Monday, August 21, 2017

Lending Pendulum is swinging back!

Wanted to share with you a quick look at what is happening on the lender side of the real estate market.   Beverly Barnes with RTC Mortgage put together a nice review.   Good news for the buyers who have held back buying due to being self employed or looking to put down less then 20% down. Take a peek!

Looser Underwriting Guidelines?
It’s taken a while but the pendulum is swinging back to a much more reasonable happy-medium when it comes to underwriting guidelines. We all know that it was practically non-existent underwriting criteria that led to the collapse of the mortgage and financial markets several years ago. Then, the pendulum swung so far the other way that it seemed almost impossible to get approved for a mortgage. Now, things have become more reasonable. Some are even saying it might be too loose again.
Regardless of your opinion, here are some of the more recent changes that are making it easier to qualify for a mortgage. Keep in mind that these changes pertain to “conforming” loans originated by lenders and sold to the Government agencies known as Fannie Mae and Freddie Mac. Therefore, it pertains to almost all loans originated by any lender with loan limits up to $636,150 in the highest priced markets such as Orange and Los Angeles counties and most of the Bay Area counties in California.
Here’s a quick summary of some of the changes:
Less Self-Employment Documentation:
In some instances, self-employed borrowers can now be approved with just 1-year of tax returns instead of 2 years.
Higher Debt-To-Income (DTI) Ratios
Applicants with compensating factors may now receive approvals with a Debt-To-Income ratio up to 50%. Previously, the cutoff was 45%.
Lower Down Payments/Higher Loan-To-Value Ratio’s
There are programs allowing as little as 3% down.
Appraisal Waivers:
In certain refinance transaction, the appraisal can be waived altogether, saving the borrower hundreds of dollars. We will see this apply to Purchase transactions soon too.
Disputed Tradelines:
If a borrower disputed certain information in their credit report, we used to have to get those disputes cleared, adding to the time and effort it took to receive loan approvals. This is no longer the case.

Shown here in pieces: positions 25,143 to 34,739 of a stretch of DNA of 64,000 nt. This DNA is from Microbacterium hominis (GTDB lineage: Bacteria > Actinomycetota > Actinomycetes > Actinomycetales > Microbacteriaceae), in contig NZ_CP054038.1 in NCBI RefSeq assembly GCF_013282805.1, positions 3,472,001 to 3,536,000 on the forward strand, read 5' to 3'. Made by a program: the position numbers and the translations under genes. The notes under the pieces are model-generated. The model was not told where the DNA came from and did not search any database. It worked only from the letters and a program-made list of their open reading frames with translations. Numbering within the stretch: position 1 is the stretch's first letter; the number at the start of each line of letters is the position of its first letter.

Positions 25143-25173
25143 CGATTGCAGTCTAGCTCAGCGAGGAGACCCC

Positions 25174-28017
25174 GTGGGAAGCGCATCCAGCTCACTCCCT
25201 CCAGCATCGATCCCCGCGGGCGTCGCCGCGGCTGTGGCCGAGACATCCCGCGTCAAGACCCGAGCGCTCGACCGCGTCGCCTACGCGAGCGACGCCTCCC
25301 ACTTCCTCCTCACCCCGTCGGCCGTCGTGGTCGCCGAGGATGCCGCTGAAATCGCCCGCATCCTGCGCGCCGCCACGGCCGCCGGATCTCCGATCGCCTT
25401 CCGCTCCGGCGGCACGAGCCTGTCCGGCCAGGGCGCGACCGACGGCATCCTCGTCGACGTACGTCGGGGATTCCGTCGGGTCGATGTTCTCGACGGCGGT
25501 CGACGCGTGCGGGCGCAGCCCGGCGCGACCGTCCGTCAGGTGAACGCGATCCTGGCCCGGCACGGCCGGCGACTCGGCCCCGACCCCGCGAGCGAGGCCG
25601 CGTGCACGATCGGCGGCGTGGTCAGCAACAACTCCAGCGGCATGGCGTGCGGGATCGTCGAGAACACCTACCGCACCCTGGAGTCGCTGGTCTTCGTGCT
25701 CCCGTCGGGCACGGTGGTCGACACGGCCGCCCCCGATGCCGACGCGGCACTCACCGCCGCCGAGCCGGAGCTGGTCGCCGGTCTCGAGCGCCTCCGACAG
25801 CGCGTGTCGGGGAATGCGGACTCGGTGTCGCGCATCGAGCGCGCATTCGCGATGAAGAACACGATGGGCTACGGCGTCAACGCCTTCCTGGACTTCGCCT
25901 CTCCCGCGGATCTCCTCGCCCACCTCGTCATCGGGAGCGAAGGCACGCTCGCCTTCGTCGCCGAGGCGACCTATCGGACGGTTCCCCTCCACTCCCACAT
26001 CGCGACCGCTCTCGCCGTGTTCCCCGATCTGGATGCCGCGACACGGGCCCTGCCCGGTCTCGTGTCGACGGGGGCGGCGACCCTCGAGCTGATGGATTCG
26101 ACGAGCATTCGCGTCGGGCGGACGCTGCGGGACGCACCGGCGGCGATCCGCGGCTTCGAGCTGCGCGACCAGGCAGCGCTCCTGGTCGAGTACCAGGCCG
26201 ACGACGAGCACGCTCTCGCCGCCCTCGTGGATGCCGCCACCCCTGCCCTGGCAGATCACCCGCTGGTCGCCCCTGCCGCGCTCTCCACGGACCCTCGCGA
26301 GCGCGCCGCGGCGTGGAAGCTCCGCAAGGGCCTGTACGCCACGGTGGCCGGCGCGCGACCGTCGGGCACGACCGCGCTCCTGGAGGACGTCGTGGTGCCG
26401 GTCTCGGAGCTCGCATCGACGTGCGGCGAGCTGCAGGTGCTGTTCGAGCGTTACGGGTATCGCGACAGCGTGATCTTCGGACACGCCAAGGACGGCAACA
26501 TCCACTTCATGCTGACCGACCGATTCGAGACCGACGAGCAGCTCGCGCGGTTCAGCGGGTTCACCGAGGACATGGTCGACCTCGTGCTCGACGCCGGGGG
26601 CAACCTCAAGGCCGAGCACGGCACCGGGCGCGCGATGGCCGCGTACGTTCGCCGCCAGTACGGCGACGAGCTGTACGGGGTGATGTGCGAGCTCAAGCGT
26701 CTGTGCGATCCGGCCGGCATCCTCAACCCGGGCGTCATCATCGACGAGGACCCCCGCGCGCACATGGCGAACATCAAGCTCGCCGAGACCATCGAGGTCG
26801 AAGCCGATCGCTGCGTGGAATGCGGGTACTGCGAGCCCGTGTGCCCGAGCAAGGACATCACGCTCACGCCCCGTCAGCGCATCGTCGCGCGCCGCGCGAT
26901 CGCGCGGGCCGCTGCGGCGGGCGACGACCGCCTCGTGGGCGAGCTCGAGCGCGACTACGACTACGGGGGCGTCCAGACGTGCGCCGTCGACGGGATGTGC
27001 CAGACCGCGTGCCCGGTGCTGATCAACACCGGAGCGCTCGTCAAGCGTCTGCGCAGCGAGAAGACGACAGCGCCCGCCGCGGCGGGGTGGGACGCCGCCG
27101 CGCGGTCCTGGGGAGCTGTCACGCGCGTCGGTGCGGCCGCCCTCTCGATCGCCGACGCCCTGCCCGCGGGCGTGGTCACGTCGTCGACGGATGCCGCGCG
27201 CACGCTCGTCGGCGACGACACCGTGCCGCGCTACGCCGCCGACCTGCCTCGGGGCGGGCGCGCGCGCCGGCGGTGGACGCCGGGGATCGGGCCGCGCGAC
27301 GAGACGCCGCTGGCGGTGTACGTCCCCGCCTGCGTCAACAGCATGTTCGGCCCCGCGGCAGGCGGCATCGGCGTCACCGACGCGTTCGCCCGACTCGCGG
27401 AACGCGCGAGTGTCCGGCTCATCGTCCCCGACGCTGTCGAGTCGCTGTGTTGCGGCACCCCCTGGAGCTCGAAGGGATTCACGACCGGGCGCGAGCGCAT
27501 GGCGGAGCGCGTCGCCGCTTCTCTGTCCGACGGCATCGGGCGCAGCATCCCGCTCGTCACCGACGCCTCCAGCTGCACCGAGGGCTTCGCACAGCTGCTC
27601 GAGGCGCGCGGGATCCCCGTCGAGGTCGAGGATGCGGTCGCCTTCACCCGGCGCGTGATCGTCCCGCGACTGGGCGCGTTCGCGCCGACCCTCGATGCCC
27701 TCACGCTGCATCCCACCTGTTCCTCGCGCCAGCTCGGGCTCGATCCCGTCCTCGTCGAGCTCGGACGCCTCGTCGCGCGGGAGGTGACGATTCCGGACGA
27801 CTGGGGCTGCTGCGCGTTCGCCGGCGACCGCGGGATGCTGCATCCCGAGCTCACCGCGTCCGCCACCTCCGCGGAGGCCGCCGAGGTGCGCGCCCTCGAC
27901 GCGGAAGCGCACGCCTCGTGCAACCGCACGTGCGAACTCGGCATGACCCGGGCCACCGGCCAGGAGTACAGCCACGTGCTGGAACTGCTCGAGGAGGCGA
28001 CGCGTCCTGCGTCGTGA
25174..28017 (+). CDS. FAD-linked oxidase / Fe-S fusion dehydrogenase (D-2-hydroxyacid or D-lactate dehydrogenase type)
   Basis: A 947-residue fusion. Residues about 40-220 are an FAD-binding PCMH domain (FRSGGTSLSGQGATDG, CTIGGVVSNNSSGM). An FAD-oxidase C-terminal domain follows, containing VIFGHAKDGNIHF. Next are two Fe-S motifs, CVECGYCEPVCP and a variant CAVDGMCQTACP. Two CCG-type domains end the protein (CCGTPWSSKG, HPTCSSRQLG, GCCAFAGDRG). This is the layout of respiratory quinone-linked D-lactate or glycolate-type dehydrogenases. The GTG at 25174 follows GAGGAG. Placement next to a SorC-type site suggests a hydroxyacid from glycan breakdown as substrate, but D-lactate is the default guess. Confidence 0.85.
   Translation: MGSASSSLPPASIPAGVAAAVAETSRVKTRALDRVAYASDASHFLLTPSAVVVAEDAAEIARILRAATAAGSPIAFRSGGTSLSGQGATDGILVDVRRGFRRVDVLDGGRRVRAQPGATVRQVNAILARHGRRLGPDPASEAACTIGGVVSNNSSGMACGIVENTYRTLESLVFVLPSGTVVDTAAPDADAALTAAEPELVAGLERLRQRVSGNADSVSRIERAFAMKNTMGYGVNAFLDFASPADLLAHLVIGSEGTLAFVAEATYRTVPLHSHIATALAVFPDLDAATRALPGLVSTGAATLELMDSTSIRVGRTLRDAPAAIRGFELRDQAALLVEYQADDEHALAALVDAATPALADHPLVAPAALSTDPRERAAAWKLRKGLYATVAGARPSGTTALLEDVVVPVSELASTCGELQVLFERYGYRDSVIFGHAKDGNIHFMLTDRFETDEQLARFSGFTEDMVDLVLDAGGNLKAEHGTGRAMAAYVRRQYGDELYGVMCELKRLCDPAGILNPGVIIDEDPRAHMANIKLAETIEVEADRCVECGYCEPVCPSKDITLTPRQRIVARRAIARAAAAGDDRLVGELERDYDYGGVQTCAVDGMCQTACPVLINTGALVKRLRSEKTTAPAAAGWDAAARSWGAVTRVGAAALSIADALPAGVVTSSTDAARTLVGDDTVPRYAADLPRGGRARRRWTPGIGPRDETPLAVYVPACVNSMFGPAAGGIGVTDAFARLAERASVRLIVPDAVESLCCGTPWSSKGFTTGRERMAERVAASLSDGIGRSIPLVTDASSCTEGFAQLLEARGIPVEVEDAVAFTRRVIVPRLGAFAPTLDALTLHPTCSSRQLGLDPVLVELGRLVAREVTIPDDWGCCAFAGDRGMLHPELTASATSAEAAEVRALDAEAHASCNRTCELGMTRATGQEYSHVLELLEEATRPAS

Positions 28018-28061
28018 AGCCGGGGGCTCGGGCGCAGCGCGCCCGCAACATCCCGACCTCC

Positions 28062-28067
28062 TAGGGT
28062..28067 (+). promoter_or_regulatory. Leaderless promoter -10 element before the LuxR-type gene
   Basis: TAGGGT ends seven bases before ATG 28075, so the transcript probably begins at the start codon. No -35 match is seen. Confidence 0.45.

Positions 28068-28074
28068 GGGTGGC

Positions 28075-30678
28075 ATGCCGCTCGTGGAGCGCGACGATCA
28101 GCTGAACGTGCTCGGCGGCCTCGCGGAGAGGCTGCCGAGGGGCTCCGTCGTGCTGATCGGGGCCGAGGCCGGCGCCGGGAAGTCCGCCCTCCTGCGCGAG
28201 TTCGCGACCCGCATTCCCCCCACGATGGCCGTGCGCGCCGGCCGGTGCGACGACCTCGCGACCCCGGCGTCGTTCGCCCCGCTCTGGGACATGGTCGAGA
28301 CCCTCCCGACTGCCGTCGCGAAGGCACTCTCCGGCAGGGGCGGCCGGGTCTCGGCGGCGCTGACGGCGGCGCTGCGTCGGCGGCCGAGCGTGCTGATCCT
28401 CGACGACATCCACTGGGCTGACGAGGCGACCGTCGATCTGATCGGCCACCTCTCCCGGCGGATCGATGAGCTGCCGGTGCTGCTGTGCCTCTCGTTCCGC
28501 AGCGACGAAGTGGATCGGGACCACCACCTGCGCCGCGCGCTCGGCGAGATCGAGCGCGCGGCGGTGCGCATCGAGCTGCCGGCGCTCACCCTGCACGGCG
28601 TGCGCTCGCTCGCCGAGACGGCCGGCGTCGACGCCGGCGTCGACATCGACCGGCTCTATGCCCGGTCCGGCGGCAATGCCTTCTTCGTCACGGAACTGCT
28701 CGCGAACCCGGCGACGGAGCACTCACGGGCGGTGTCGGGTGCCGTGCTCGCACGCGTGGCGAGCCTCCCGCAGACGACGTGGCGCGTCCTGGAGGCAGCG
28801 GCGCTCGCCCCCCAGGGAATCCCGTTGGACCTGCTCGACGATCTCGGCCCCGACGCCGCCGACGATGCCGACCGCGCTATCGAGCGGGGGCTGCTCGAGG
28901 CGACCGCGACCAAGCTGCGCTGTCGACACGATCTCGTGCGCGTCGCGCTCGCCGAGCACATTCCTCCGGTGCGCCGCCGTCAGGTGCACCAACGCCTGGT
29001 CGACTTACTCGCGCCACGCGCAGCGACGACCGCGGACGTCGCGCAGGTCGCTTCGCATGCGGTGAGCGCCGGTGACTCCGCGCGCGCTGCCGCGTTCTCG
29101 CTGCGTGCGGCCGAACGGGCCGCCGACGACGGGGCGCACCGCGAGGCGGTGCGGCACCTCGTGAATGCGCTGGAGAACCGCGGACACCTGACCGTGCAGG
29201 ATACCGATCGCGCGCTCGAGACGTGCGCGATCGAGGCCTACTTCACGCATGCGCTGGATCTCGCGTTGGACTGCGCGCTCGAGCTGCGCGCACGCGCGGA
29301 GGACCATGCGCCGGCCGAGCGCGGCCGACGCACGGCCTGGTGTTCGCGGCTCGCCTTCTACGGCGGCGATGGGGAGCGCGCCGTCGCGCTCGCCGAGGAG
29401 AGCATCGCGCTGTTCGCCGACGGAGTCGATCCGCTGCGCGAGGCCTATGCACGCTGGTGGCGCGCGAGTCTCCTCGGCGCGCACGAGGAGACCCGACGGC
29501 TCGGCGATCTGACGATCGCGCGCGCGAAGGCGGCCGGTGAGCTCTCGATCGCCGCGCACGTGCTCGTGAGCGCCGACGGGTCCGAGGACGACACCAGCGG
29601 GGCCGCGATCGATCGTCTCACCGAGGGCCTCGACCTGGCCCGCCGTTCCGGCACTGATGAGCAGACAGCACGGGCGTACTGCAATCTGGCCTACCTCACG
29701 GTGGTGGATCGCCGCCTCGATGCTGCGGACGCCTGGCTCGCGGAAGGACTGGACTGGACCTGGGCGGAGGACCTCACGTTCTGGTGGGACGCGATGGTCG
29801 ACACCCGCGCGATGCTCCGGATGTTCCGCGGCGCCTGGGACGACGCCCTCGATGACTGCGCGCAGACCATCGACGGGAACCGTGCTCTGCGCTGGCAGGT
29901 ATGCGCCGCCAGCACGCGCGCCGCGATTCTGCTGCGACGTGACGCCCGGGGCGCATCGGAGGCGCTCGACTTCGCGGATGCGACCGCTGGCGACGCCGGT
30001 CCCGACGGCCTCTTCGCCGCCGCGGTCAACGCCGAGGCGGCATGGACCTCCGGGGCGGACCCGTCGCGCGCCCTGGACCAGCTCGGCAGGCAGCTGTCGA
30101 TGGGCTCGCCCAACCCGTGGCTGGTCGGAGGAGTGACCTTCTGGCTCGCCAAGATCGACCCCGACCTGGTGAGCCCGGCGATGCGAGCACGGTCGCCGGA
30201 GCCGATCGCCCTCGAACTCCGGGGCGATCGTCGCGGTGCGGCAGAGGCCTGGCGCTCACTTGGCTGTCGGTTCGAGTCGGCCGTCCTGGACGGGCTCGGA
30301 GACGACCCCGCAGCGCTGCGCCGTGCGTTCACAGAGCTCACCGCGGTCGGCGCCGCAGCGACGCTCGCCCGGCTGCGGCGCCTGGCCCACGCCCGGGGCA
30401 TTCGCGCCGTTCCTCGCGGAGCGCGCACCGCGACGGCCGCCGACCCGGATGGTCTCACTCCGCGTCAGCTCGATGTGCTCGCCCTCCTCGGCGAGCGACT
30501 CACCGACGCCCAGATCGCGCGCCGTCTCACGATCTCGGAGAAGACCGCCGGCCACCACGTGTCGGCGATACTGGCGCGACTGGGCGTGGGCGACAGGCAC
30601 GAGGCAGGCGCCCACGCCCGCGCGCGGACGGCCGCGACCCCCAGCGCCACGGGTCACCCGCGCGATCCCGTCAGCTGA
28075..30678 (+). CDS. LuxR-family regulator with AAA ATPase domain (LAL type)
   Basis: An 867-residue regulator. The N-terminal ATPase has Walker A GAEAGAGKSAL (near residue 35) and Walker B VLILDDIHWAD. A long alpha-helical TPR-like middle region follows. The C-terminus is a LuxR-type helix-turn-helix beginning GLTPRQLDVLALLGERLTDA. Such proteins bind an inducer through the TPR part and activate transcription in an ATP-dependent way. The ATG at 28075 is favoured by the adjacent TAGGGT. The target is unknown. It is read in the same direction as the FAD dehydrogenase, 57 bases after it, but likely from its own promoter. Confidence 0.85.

Lower Credit Scores:
Many lenders have lowered their minimum FICO scores for qualifying. The minimum score allowed by Fannie Mae/Freddie Mac remains 620 but lenders often impose their own higher limit. Lower limits may be a result of lender trying to increase their lending volume as the number of refinance and purchase loans have slowed down this year.

Keep in mind that these changes do not pertain to all loans and all lenders. Each lender has the right to create their own stricter guidelines than what The Government Agencies permit. But, these changes do apply to most of the lenders that we work with.

If you are thinking about buying the first step in the process is to get pre-approved.  It is also important that your Realtor and Lender work together on that pre-approval. Your agent is going to advise your lender several pieces of information needed for taxes, etc.  Don't hesitate to reach out to our team for assistance.

Friday, August 18, 2017

Orange County Home Value Mid-Year Report

The first half of 2017 is behind us and the Orange County real estate market continues to be impacted by low inventory and strong buyer demand, that isn't a bad thing.  Good news for sellers, especially those priced under the $750,000 range.  
This doesn't mean there isn't good news for home buyers, there are opportunities! The trick however is to be approved and ready to buy as homes sell quickly, especially for homes priced at fair-market value.